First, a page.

Now when I look at what articles I have for you this week, this seems very understandable. Soon we cannot use
.dev domains anymore, HTTPS CAA checks do not work with private network interfaces, and when I look at an admittedly great tutorial on how we can replace
scroll events with
IntersectionObserver, I see code that might have better performance but definitely is more complex than what we used to do with
EventListener. Our incredibly fast-changing environment expands very fast and we need to acknowledge that we as individual persons can’t know and understand everything. And that’s fine. Choose what you want to do, be sure on priorities, and then hire someone else for the remaining priorities you can’t do on your own.
- Mattias Geniar reminds us that Chrome, according to this commit in Chromium, will very soon preload
.devdomains as HTTPS via preloaded HSTS. The domain name has been bought by Google and they now want it to be exclusively accessible only via HTTPS. So if you use a
.devname in your projects — often on your local machine, registered manually via the
hostsfile, you should switch to the reserved
.testdomain name now or consider using
localhostinstead from now on. Once the patch lands in Chrome, you’ll not be able to access your projects anymore without a valid TLS certificate in place.
- HTTP Immutable Responses are now an official Internet standard. And it’s available in most browsers already.
- The videos from the Material Conference 2017 are all available now and have some interesting talks in it.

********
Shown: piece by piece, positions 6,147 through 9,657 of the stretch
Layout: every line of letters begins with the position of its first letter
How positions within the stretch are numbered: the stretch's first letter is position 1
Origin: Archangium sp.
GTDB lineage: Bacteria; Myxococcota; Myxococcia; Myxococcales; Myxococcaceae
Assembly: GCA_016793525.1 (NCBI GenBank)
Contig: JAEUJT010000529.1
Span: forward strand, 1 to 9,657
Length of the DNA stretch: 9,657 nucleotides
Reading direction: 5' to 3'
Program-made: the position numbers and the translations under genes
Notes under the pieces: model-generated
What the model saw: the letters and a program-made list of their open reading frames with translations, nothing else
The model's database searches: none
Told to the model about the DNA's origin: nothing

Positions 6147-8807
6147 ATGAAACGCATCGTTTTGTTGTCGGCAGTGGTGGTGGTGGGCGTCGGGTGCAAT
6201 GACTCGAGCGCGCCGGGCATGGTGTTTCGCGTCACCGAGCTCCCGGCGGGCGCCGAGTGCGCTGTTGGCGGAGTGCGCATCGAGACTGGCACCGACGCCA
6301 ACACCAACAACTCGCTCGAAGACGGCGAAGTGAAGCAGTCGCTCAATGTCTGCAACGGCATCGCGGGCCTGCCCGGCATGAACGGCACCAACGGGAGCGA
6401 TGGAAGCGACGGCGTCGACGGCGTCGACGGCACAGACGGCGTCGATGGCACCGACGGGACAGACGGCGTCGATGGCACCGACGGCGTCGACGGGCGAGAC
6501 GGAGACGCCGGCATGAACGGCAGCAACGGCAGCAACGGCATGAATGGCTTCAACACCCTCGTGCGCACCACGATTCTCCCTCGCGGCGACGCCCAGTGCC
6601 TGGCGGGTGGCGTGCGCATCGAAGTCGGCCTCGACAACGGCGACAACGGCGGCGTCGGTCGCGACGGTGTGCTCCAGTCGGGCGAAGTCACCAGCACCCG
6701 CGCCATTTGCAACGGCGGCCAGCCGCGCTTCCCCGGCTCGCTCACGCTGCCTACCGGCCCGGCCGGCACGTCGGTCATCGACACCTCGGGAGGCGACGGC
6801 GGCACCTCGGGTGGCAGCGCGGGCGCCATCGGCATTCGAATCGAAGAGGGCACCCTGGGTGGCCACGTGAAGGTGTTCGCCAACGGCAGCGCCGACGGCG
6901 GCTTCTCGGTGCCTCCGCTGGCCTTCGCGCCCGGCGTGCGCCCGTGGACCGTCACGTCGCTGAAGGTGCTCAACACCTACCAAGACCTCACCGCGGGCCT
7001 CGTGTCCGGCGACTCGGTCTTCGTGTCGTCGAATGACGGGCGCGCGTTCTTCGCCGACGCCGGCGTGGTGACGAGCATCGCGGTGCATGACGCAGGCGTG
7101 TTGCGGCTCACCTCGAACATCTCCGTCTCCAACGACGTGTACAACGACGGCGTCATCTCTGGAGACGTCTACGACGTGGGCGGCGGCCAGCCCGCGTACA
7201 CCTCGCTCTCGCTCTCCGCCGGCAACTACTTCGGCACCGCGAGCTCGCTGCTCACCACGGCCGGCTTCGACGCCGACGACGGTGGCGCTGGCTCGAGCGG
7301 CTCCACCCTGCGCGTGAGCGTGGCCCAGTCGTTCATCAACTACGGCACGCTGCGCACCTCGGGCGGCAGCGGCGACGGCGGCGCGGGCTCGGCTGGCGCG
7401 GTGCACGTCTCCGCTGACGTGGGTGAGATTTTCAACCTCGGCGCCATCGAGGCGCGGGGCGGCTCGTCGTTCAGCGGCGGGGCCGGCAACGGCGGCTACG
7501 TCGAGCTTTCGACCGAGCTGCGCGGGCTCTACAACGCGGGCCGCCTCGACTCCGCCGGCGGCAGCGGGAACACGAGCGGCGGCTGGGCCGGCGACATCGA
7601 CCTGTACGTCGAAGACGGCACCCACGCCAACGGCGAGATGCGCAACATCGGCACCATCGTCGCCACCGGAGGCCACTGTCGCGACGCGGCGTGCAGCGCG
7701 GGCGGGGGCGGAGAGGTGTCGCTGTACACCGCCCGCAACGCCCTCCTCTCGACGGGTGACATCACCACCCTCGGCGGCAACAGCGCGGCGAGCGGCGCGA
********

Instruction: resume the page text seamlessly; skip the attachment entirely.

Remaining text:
- Infusion is an inclusive, accessible documentation builder.
- The University of Cambridge shares why they’re unintentionally not able to issue TLS certificates anymore for their internal network domain
private.cam.ac.ukdue to the now required CAA check. In short: As the hostname cannot be checked by the certificate authority, they decline to issue a certificate now. The drawback of the otherwise quite useful mandatory CAA checks.
- Eric Bidelman shares how we can use an
IntersectionObserverto control or react upon
position: stickychanges. This replaces the need for
scrollevents, offering a much better performance.
- Lea Verou started a very useful discussion about specificity of the
:not()selector and why it would be useful to have a pseudo-class
:matcheswhich doesn’t carry any specificity.
- Manuel Matuzovic about how you should write CSS with accessibility in mind and which things to avoid.
Work & Life
- Ivan Mir shares how he optimized his productive hours over the past year and now seems to be pretty effective without working more hours per week.
- Here are 10 hours of ambient arctic sounds will help you relax, meditate, or study.
- Julian Oliver shares how he used wind energy to mine cryptocurrency to fund climate research.